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Sebastian Vettel wins at Monza as Hamilton loses appeal

Sebastian Vettel A near faultless performance in the Italian Grand Prix by 21-year-old German, Sebastian Vettel, made him the youngest race winner in Formula One history.

In very wet conditions, Vettel followed his debut pole position with a maiden race win after an astonishing weekend.

Behind him, Felipe Massa was sixth in his Ferrari, and drivers’ leader Lewis Hamilton seventh for McLaren, with the gap now just one point between them.

Heikki Kovalainen, in his McLaren-Mercedes, was second and Robert Kubica, driving a BMW Sauber, came third.

Over the team radio Vettel said, “I can’t believe it. I am lost for words. It is amazing.”

The weather caused chaos, as it did in qualifying. The race began behind the safety car. The race director announced that extreme wet tyres were compulsory because of the worsening conditions.

Lewis Hamilton, who started 15th on the grid, gained one place within seconds of the safety car pulling away as Sebastien Bourdais, starting from fourth, failed to get away.

It was Hamilton who led the way as he scythed his way past David Coulthard in the Red Bull, then Giancarlo Fisichella in his Force India before taking Raikkonen.

Amazingly, on lap 22 Hamilton was up to second and closing in on leader Vettel.

On a one-stop strategy, Hamilton remained on extreme wet tyres as more rain was forecast, but it was not heavy enough. He eventually had to change strategy and dropped back to seventh.

As forecast by Jackie Stewart, Hamilton lost his appeal against the 25-second penalty handed down by the stewards in Belgium and remains just a single point in front of his only realistic challenger this season, Felipe Massa.

Unlike last year, the Englishman looks faster than his rival and has the better package to drive.

Drivers’ Championship Table

1 Lewis Hamilton GB 78
2 Felipe Massa Bra 77
3 Robert Kubica Pol 64
4 Kimi Räikkönen Fin 57
5 Nick Heidfeld Ger 53
6 Heikki Kovalainen Fin 51
7 Fernando Alonso Spa 28
8 Jarno Trulli Ita 26
9 Sebastian Vettel Ger 23
10 Mark Webber Aus 20

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Coulthard Speaks Out

David Coulthard has been talking about the unreasonable attitude of the FIA towards F1 drivers’ opinions, although he specifically identifies Max Mosley as the main culprit. He refers to the Monza circuit where the GPDA (Grand Prix Drivers Association) expressed their concerns over safety at the track.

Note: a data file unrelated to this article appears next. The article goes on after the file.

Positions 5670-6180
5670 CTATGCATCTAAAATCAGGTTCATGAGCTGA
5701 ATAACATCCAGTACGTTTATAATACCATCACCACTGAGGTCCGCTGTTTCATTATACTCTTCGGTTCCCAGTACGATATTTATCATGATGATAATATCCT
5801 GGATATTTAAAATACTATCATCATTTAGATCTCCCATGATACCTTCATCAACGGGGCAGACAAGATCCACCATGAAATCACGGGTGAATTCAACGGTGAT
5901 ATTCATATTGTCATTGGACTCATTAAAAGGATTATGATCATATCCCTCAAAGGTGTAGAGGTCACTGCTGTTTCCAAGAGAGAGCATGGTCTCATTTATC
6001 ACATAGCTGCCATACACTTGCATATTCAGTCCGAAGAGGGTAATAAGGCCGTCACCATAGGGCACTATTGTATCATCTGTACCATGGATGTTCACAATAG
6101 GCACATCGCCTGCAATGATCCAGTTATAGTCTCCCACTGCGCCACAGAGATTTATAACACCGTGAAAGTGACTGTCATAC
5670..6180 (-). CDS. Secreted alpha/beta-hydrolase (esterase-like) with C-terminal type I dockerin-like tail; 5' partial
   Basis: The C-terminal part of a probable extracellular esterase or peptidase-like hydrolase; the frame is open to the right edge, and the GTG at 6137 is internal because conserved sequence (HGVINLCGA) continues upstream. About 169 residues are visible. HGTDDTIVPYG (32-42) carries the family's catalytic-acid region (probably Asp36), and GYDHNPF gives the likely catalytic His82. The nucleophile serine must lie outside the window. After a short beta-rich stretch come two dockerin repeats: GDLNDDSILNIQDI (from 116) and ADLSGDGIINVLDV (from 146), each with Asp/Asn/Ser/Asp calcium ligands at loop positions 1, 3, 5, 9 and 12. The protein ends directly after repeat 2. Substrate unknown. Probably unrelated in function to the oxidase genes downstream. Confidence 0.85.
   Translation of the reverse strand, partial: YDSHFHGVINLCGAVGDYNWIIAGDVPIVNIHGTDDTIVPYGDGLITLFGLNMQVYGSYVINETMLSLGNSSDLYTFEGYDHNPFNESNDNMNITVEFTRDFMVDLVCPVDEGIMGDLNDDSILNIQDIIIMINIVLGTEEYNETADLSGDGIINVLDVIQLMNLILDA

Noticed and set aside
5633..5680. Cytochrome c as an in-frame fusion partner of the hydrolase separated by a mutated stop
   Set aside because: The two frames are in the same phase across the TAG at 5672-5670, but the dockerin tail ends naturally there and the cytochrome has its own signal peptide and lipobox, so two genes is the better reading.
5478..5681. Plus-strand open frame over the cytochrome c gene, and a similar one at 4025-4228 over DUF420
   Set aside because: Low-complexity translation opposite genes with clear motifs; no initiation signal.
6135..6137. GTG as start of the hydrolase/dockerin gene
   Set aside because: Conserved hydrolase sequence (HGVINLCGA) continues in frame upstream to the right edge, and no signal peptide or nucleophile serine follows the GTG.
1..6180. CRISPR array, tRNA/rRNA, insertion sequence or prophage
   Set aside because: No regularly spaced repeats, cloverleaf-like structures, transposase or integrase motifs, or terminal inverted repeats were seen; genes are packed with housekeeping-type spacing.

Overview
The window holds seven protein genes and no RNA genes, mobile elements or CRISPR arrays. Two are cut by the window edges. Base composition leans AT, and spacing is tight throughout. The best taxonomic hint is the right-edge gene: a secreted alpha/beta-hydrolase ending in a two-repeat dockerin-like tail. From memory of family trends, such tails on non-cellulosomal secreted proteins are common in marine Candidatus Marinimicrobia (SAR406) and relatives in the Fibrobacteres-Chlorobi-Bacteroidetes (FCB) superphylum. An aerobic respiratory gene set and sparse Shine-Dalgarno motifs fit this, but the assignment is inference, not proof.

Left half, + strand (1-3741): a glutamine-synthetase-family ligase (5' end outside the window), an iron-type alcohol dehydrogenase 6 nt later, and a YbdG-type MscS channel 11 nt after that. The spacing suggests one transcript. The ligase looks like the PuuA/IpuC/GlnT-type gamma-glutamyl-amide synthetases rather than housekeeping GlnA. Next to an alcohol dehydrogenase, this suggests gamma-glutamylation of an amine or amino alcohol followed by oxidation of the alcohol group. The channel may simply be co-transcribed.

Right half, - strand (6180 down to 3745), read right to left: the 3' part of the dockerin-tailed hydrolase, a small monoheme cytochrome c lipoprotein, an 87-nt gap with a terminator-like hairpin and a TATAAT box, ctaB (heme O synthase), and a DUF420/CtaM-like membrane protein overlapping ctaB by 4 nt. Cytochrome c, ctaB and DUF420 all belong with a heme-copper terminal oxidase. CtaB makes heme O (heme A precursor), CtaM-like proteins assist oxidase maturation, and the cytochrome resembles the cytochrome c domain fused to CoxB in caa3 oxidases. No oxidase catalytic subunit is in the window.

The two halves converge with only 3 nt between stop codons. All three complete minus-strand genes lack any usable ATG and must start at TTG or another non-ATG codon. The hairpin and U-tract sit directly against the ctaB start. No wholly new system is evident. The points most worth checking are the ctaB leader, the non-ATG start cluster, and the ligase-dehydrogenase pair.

David Coulthard

“Instead of real answers we got a letter from Max saying we were speaking out of turn and that the terms of our superlicenses include a clause that says we aren’t allowed to speak out of turn or against the governing body, etc,” he said.

As I pointed out in my post, Formula One Shows the Way, the FIA seem to be deliberately ignoring any input from the drivers and have even referred to them as “self-appointed experts”. I cannot think of any other sport that is governed in as high-handed a manner as the FIA run F1.

Years ago, in the midst of the fuss over whether rugby should become a professional sport, I recall the then England rugby captain, Will Carling, getting into trouble for referring to the sport’s governing body as a bunch of old farts. But that is slightly different – as an old fart myself, I have no objection to others pointing out the fact but I do understand that some might feel their dignity deflated by such a term. The GPDA have hurled no insults and merely want their views to be known. When the FIA react by making it a part of the regulations that the drivers have no say in safety matters, I have to think that something is wrong.

Either the “old farts” running F1 have become so obsessed with their own importance that they cannot bear to hear any disagreement with their decisions or there is much more at stake than either we or the drivers understand. And, knowing how the FIA decide these things, I would have to guess that the second option means money. It might be interesting to find out just who will be making the wonderful new barriers touted by the FIA as such a significant breakthrough in safety.

So I sympathize with Coulthard’s mystification at the FIA’s attitude. As he says, it seems to go directly against all their claims to openness:

“The FIA recently commissioned a survey to find out what F1 fans think of the sport – and rightly so.

“I’m all for the fans expressing their views; I’m all for everyone involved in the sport expressing their views; why, then, must we drivers not express ours?”

But not that anything will be done, of course. Just as Will Carling was forced to eat humble pie all those years ago, so will David and the rest of the drivers be told to “Shut up and prepare for blast off.”

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Decisions from the FIA

The FIA has issued a press release detailing its plans for the future of F1. Much of the document is concerned with the intent to force greater fuel economy in racing, to spur research and development in this area, in fact.